One of the most important activities for business executives and managers is to set up and empower effective teams. New research shows that the smartest and most effective teams have characteristics that may surprise you.
In the January 18, 2015 edition of The New York Times three researchers published findings from an MIT study of the characteristics of the smartest teams. Contrary to popular belief, smarter teams were not based on who had the highest intelligence, as measured by I. Q. tests, the teams with the most extroverts, nor the teams whose members reported being the most motivated to succeed.
Instead, according to the authors, the smartest teams had these characteristics:
- Members contributed more equally to the team’s discussions, rather than having one or two people who dominated.
- Members scored higher on a test called “Reading the Mind in the Eyes,” which measures how well people can read complex emotional states from images of faces with only the eyes visible.
- Teams with more women outperformed teams with more men. The authors explain that this last effect was partially due to women, on average, being better at “mind reading” than men.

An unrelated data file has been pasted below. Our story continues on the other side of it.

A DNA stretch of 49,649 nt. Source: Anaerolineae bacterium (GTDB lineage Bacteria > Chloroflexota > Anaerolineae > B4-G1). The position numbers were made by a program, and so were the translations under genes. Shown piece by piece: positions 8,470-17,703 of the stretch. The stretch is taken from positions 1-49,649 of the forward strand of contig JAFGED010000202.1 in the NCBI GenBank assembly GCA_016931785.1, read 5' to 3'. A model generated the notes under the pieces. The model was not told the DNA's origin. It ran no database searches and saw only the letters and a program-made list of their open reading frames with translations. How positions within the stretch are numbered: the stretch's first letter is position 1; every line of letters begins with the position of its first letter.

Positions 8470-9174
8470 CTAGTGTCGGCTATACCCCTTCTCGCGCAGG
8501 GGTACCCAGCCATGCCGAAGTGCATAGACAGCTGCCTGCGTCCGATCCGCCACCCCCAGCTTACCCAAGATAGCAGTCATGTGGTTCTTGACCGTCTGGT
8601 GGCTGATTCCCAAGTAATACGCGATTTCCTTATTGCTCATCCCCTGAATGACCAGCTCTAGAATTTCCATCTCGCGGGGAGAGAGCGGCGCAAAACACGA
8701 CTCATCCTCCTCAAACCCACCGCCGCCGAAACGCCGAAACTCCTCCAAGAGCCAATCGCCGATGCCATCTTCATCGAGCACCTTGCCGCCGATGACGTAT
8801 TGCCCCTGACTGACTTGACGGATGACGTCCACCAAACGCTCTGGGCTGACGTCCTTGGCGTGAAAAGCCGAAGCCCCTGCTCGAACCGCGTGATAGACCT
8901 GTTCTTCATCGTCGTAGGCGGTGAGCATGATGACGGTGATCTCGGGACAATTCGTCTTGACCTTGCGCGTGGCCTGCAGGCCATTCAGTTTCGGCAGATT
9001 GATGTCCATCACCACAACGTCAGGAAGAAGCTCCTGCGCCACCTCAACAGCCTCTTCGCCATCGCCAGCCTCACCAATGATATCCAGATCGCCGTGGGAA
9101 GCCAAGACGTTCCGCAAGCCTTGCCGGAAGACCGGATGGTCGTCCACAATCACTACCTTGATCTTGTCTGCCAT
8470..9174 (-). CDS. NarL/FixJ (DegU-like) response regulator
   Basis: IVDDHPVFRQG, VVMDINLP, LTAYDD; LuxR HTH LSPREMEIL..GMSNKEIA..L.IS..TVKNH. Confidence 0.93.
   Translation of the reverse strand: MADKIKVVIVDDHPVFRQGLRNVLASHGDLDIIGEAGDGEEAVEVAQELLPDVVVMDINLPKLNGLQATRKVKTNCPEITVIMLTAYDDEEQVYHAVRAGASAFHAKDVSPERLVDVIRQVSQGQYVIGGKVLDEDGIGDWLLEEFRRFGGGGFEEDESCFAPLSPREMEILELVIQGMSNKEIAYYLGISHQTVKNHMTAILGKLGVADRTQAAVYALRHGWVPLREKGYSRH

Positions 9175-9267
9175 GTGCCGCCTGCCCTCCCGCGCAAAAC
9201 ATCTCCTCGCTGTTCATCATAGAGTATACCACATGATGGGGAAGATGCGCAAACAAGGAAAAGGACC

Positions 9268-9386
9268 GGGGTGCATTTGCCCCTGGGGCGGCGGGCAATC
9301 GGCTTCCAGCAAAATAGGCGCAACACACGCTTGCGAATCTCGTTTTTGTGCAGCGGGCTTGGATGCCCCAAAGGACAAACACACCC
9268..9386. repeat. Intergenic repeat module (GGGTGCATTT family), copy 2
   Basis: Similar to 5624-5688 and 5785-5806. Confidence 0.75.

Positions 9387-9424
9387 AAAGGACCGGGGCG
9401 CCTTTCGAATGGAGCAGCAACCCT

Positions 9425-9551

The authors also reported on another MIT study which compared the performance of physically co-located teams with that of virtual teams. They found that the same three characteristics above applied to the better performing teams, regardless of whether they were co-located or virtual. Teams that had members who communicated effectively, participated equally and were good at reading emotions did better!
These findings match research published in The Harvard Business Review in 2012. Researchers used electronic badges on team members to collect data on their individual communication behavior, including tone of voice, body language, whom they spoke with and how often. The researchers found “with remarkable consistency, the data confirmed that communication indeed plays a critical role in building successful teams. In fact, we found patterns of communication to be the most important predictor of a team’s success. Not only that, but they are as significant as all the other factors-individual intelligence, personality, skill, and the substance of discussions—combined.”
What do you believe makes a smart, effective team? I would love to hear from you.
Victor Assad is a strategic human resources consultant who works with key decision makers and human resources leaders on talent management, accelerating change, leadership development, and mergers and acquisitions initiatives. Please e-mail Victor at firstname.lastname@example.org or visit Victor’s website at www.victorhrconsultant.com.
 Anita Wolley, Thomas W. Mallone and Christopher Chabris (January 18, 2015) “Why some Teams are Smarter than Others.” The New York Times. Sunday Review, pp 5.
 Alex “Sandy” Pentland (April, 2012) “The New Science of Building Great Teams.” The Harvard Business Review.